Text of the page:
An anonymous reader writes Apple has announced that it sold over 10 million new iPhone 6 and iPhone 6 Plus models, just three days after the launch on September 19. From the article: "Chief Executive Tim Cook said the company could have sold even more iPhone 6 and iPhone 6 Plus models if supplies had been available. Analysts had estimated first-weekend sales of up to 10 million iPhones, after Apple booked record pre-orders of 4 million on Sept. 12, the day pre-orders opened."
Iphone

Friendly Reminder: Do Not Place Your iPhone In a Microwave 240

Posted by samzenpus
from the bad-ideas dept.
Nerval's Lobster writes Placing your iPhone in the microwave will destroy the phone, and possibly the microwave. While that might seem obvious to some people, others have fallen for the "Wave" hoax making its way around online. The fake advertisement insists that the new iOS 8 allows users to charge their iPhones by placing them in a "household microwave for a minute and a half." Microwave energy will not charge your smartphone. To the contrary, it will scorch the device and render it inoperable. If you nuke your smartphone and subsequently complain about it online, people will probably make fun of you. (If you want a full list of things not to place in a microwave, no matter how pretty the flames, check this out.)
Privacy

Apple's "Warrant Canary" Has Died 236

Posted by samzenpus
from the get-out-of-the-mine dept.
HughPickens.com writes When Apple published its first Transparency Report on government activity in late 2013, the document contained an important footnote that stated: "Apple has never received an order under Section 215 of the USA Patriot Act. We would expect to challenge such an order if served on us." Now Jeff John Roberts writes at Gigaom that Apple's warrant canary has disappeared. A review of the company's last two Transparency Reports, covering the second half of 2013 and the first six months of 2014, shows that the "canary" language is no longer there suggesting that Apple is now part of FISA or PRISM proceedings.

Warrant canaries are a tool used by companies and publishers to signify to their users that, so far, they have not been subject to a given type of law enforcement request such as a secret subpoena. If the canary disappears, then it is likely the situation has changed — and the company has been subject to such request. This may also give some insight into Apple's recent decision to rework its latest encryption in a way that makes it almost impossible for the company to turn over data from most iPhones or iPads to police.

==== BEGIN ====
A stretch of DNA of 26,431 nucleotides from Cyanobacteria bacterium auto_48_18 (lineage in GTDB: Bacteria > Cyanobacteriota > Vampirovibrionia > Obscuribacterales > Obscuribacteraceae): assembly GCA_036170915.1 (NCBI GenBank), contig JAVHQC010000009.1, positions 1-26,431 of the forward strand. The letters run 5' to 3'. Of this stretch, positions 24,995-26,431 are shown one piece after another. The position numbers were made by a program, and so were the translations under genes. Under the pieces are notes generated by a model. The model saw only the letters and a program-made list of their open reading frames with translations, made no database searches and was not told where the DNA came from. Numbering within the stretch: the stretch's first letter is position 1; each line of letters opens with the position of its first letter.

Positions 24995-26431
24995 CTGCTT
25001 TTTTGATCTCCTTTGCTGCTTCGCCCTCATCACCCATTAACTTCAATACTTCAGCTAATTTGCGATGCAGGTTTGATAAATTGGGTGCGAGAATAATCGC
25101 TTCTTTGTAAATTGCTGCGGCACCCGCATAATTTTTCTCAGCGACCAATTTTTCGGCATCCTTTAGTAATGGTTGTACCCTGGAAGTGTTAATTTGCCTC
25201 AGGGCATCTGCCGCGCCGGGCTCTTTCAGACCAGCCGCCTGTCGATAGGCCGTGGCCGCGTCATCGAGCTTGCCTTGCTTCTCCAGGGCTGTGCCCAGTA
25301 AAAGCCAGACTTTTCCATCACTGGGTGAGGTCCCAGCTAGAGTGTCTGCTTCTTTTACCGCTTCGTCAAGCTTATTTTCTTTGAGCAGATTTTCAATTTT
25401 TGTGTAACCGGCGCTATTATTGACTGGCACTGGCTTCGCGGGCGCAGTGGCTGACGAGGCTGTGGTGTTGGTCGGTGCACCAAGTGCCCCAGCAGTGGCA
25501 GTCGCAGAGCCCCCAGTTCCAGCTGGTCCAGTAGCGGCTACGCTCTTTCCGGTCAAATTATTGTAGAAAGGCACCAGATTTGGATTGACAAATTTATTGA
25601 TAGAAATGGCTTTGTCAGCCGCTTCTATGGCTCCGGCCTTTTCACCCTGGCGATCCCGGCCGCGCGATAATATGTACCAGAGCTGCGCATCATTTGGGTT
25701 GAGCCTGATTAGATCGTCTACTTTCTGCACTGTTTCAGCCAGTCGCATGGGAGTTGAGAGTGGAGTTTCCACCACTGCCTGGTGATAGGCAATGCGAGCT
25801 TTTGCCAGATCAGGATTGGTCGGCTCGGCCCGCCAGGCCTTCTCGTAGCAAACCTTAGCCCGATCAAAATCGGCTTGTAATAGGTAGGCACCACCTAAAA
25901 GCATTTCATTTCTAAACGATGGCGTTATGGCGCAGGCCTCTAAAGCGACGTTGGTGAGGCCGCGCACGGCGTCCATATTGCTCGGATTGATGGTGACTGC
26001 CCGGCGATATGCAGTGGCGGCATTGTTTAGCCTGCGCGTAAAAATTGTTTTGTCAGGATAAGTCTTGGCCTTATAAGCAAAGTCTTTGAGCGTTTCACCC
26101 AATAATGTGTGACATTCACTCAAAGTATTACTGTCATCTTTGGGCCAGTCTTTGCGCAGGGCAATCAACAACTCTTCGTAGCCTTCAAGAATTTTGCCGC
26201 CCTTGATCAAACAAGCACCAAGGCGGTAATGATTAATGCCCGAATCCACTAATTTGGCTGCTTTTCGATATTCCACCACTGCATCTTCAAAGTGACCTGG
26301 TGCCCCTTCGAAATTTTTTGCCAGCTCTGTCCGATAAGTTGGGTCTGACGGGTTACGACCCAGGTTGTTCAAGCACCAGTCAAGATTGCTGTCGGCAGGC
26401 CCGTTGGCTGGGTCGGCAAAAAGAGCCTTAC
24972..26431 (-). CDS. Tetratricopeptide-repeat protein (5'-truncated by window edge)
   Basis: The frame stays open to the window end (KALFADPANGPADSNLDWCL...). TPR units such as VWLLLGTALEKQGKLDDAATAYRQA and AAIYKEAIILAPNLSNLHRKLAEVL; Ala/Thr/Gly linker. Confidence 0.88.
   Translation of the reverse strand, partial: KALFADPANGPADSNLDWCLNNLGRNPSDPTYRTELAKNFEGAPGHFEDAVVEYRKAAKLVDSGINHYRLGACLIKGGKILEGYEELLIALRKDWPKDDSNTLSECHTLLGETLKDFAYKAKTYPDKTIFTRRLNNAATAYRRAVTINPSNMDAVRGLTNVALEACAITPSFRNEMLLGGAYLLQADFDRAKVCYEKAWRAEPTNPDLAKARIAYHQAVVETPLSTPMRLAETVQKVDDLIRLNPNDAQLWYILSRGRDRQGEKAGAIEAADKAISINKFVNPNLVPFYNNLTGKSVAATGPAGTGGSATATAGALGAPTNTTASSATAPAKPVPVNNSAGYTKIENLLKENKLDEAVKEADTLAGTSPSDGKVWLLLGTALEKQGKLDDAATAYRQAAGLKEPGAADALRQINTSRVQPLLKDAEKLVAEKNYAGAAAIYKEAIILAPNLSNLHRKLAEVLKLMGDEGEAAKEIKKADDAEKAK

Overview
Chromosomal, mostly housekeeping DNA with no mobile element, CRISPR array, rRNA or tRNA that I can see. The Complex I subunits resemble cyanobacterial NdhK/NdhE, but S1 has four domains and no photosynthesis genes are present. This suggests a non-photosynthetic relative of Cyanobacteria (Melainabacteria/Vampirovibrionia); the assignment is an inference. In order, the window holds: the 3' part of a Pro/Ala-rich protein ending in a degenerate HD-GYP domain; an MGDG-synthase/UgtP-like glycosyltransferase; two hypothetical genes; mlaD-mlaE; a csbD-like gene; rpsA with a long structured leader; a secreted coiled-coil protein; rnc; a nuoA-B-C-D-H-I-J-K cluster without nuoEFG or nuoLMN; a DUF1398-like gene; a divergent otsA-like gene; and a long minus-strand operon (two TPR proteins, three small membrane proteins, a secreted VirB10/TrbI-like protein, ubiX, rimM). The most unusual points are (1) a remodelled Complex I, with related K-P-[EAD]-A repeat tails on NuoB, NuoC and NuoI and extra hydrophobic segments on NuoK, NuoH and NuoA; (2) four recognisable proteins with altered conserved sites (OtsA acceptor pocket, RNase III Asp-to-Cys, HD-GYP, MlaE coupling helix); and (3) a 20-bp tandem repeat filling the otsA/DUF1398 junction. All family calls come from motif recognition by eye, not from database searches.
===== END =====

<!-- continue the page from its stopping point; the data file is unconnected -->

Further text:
Chrome

Google Introduces HTML 5.1 Tag To Chrome 94

Posted by timothy
from the tagging-wars-ensue dept.
darthcamaro (735685) writes "Forget about HTML5, that's already passe — Google is already moving on to HTML5.1 support for the upcoming Chrome 38 release. Currently only a beta, one of the biggest things that web developers will notice is the use of the new "picture" tag which is a container for multiple image sizes/formats. Bottom line is it's a new way to think about the "IMG" tag that has existed since the first HTML spec."

+ - China smartphone maker Xiaomi apologizes for unauthorized data access 1

Submitted by SpzToid
SpzToid (869795) writes "Following up an earlier story here on Slashdot, now Xiaomi has apologized for collecting private data from its customers.

Xiaomi Inc said it had upgraded its operating system to ensure users knew it was collecting data from their address books after a report by a computer security firm said the Chinese budget smartphone maker was taking personal data without permission. The privately held company said it had fixed a loophole in its cloud messaging system that had triggered the unauthorized data transfer and that the operating system upgrade had been rolled out on Sunday. The issue was highlighted last week in a blog post by security firm F-Secure Oyg. In a lengthy blogpost on Google Plus, Xiaomi Vice President Hugo Barra apologized for the unauthorized data collection and said the company only collects phone numbers in users' address books to see if the users are online.

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Today's scientific question is: What in the world is electricity? And where does it go after it leaves the toaster? -- Dave Barry, "What is Electricity?"